Planning your sewerage infrastructure - considerations for Housebuilders
Sewerage infrastructure, and in particular surface water drainage, can present challenges for developers.
Housebuilders and developers will be familiar with the range of infrastructure that must be installed in order to provide utility services to new-build premises, including water, electricity, gas, telecommunications and sewerage (both foul and surface water). Sewerage infrastructure, and in particular surface water drainage, can present challenges for developers, particularly as multiple agencies and landowners will need to be interacted with.
The Weightmans Utility Team have the necessary expertise of water law, gained through many years of working in and with the water sector, to help guide developers through these challenges. Below we outline some of the interactions, in respect of sewerage issues, that developers will face when they take on a new build project.
A developer, to secure provision of sewerage infrastructure, may have to consider requisitioning, especially in relation to lengths of sewer that will require construction outside land in the developer’s control.
In respect of sewerage infrastructure to be laid by a developer, an adoption agreement will typically need to be completed with the incumbent sewerage undertaker, to secure that the pipework will become vested in the undertaker following satisfactory construction and expiry of a defects liability period.
When the necessary sewers, lateral drains and drains have been laid, connections to the public sewerage system, particularly for foul drainage, may be necessary. Subject to specific exceptions, rights of connection are available for drainage for domestic purposes.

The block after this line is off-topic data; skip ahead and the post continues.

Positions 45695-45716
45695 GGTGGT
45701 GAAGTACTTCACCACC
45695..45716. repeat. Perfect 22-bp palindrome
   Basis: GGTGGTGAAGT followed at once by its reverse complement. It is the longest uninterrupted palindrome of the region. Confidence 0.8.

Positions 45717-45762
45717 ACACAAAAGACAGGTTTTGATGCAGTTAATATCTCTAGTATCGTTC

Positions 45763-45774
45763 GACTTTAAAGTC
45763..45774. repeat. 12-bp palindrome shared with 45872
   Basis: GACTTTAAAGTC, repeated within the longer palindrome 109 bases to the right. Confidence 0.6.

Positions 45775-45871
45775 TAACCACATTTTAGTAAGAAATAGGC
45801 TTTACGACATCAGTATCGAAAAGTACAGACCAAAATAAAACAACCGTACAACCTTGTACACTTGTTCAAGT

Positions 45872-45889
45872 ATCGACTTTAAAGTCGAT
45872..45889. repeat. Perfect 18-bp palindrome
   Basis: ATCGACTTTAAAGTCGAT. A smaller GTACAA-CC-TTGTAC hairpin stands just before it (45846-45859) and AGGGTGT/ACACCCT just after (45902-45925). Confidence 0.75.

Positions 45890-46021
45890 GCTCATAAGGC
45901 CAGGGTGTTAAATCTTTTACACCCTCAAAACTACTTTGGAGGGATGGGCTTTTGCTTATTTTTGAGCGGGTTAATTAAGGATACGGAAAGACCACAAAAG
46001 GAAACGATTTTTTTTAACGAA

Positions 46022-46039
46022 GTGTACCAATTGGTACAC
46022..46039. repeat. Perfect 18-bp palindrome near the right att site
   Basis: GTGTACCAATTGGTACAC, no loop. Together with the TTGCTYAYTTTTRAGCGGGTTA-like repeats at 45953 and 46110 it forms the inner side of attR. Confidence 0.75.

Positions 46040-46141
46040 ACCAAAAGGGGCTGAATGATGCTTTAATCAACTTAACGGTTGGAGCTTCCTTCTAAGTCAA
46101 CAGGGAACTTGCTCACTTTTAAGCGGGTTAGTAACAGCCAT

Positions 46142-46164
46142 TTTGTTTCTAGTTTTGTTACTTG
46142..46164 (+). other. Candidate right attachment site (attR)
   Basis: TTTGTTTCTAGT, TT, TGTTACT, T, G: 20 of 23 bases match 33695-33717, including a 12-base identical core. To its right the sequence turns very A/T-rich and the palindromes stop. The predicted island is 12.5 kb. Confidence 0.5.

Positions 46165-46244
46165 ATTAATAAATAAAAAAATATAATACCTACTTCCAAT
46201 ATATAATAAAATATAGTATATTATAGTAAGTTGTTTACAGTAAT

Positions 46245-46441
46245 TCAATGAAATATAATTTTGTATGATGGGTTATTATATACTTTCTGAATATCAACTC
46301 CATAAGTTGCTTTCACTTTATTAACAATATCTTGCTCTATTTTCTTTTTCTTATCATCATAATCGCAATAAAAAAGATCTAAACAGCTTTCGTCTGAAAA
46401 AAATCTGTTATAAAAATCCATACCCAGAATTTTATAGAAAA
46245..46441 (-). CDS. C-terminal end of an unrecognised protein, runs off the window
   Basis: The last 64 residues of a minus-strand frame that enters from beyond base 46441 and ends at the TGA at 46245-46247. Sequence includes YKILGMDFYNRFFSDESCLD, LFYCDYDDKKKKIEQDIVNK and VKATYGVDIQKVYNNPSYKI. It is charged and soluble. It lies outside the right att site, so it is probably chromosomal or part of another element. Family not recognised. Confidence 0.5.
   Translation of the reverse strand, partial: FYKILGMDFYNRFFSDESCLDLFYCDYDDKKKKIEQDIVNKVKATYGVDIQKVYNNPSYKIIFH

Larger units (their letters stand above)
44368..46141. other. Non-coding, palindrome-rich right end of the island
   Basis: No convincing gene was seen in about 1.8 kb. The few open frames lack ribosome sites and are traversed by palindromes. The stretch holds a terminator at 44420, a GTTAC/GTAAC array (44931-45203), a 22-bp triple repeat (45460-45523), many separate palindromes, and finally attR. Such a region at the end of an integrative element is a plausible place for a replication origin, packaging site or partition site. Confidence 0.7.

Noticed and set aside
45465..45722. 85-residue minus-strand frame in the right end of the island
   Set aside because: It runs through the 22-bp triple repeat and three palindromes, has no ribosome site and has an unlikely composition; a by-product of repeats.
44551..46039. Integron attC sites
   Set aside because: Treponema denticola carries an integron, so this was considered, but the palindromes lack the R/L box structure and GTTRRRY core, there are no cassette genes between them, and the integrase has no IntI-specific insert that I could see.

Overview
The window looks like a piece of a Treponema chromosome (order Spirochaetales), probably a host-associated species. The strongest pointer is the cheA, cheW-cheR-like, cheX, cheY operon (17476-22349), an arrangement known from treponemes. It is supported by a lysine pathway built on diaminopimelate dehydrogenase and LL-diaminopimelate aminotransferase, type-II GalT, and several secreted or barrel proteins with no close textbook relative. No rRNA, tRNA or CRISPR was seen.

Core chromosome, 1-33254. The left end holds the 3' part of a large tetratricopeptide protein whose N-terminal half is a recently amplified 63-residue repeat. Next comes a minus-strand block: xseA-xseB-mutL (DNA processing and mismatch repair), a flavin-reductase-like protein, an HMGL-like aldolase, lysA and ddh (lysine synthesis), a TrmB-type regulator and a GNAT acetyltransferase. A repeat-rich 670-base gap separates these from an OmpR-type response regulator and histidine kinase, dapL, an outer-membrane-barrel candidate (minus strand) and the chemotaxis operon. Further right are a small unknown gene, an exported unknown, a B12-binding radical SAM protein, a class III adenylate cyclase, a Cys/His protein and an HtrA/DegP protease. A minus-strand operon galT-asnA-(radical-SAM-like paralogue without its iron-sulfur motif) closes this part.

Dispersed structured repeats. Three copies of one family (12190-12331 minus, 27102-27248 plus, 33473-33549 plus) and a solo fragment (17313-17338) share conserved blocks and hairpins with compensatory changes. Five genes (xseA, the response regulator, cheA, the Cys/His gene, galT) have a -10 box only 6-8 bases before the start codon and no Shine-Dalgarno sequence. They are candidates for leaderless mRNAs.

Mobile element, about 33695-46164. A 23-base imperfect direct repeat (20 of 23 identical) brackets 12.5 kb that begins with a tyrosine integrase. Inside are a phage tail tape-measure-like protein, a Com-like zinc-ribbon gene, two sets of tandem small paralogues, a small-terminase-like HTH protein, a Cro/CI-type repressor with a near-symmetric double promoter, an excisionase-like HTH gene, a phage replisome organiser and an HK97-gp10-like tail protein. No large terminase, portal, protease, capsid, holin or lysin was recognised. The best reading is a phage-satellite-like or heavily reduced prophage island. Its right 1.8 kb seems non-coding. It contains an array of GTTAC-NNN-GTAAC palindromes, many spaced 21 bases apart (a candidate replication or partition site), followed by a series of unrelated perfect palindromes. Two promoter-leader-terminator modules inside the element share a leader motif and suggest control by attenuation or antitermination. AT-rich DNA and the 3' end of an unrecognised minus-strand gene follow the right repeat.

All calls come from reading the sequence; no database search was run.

Planning authorities will look to secure that surface water disposal is achieved wherever possible through a sustainable drainage system. In addition, the lead local flood authority, as a statutory consultee, will seek to insist on a system which is as risk-free as possible from a flooding perspective.
The hierarchy of sustainable drainage solutions favours ground infiltration as a preferred option. If this is not possible then discharge to a watercourse or discharge to a surface water sewer should be considered, in that order. Discharge to a combined sewer is very much a last alternative.
Where surface water is to be discharged to a nearby watercourse, of whatever size, a number of pre-requisites will typically come into play. These include the possible need for a discharge consent, a flood defence consent, land drainage consent, and the consent of the riparian landowner.
Rights of connection to existing public sewers may be complicated by on-going uncertainties over the full extent of the public network as a consequence of the 2011 statutory scheme for transfer of private sewers and lateral drains (and pumping stations in 2016). Consequently, search results from the commercial equivalents of CON29DW may not accurately reveal existing statutory assets in all cases.